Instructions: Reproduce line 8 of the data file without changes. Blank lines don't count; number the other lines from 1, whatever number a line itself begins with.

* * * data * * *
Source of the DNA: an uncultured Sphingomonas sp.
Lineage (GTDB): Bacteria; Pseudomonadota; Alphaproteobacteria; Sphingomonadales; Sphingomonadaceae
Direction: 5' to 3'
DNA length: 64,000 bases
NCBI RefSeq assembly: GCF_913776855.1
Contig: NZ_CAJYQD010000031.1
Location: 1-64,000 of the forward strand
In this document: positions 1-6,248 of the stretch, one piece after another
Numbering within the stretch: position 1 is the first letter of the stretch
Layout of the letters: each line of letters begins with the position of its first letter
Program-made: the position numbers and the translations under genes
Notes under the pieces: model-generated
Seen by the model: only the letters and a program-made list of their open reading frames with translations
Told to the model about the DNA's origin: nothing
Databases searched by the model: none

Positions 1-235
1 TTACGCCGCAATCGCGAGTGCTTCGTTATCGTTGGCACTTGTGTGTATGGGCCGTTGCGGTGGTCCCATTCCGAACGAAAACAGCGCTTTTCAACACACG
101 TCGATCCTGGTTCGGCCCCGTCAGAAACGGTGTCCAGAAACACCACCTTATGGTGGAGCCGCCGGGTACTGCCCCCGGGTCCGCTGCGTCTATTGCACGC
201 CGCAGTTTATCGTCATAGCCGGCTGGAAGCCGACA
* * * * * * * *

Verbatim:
In this document: positions 1-6,248 of the stretch, one piece after another